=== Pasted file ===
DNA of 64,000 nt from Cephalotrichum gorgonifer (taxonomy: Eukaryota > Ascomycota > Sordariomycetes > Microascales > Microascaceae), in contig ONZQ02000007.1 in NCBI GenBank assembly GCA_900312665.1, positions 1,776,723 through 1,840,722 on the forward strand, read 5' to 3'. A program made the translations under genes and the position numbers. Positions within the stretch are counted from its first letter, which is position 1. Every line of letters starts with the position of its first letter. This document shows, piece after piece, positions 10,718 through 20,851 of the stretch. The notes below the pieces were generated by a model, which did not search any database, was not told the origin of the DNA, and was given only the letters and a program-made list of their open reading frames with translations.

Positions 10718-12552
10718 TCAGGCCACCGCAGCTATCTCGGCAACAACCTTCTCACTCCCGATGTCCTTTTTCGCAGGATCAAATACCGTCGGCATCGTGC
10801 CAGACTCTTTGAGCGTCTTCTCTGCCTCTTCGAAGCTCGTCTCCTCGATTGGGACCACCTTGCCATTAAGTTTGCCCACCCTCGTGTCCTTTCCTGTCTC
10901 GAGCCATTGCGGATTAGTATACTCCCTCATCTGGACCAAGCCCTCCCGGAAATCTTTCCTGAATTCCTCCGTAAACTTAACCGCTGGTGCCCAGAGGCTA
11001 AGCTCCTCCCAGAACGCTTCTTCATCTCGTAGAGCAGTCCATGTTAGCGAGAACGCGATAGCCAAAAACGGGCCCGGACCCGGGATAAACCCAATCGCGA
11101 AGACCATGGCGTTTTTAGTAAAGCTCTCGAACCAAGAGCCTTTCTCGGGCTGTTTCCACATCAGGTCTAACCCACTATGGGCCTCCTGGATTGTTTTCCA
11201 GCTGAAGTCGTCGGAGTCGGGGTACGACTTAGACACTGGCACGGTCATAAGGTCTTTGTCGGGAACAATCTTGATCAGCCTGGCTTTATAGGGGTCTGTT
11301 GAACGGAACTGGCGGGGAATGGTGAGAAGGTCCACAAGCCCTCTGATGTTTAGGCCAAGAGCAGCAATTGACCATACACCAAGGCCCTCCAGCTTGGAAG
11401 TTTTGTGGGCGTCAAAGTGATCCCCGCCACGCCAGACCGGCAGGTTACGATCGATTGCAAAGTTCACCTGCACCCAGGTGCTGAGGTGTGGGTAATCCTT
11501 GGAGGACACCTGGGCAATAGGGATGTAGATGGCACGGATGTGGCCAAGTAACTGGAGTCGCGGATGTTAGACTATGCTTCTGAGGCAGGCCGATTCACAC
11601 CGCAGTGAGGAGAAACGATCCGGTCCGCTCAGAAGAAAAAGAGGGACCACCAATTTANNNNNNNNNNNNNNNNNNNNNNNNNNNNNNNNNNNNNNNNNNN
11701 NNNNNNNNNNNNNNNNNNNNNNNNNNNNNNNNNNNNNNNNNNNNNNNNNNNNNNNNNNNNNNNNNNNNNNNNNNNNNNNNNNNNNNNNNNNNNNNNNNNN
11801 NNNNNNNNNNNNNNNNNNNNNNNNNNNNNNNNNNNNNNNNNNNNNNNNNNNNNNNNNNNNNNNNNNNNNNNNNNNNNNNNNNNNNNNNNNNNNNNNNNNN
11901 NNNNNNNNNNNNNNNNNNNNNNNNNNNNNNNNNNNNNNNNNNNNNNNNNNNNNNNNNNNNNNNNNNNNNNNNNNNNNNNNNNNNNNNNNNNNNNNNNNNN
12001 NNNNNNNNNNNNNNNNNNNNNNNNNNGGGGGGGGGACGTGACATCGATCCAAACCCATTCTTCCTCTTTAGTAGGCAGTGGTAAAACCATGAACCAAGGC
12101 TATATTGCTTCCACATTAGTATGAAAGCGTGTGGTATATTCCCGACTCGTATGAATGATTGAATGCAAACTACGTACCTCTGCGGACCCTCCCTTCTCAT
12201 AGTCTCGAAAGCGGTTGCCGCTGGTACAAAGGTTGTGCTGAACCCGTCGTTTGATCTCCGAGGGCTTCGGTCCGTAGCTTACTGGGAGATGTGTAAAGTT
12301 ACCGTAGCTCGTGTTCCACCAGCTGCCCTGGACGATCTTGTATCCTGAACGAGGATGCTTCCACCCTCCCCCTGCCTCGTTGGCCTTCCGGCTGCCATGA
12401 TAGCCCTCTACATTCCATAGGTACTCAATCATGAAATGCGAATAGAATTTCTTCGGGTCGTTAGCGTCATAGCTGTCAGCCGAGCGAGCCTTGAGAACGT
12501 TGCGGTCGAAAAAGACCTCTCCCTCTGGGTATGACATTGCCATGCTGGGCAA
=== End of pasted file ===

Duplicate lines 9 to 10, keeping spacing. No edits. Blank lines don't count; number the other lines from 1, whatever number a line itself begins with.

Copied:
11301 GAACGGAACTGGCGGGGAATGGTGAGAAGGTCCACAAGCCCTCTGATGTTTAGGCCAAGAGCAGCAATTGACCATACACCAAGGCCCTCCAGCTTGGAAG
11401 TTTTGTGGGCGTCAAAGTGATCCCCGCCACGCCAGACCGGCAGGTTACGATCGATTGCAAAGTTCACCTGCACCCAGGTGCTGAGGTGTGGGTAATCCTT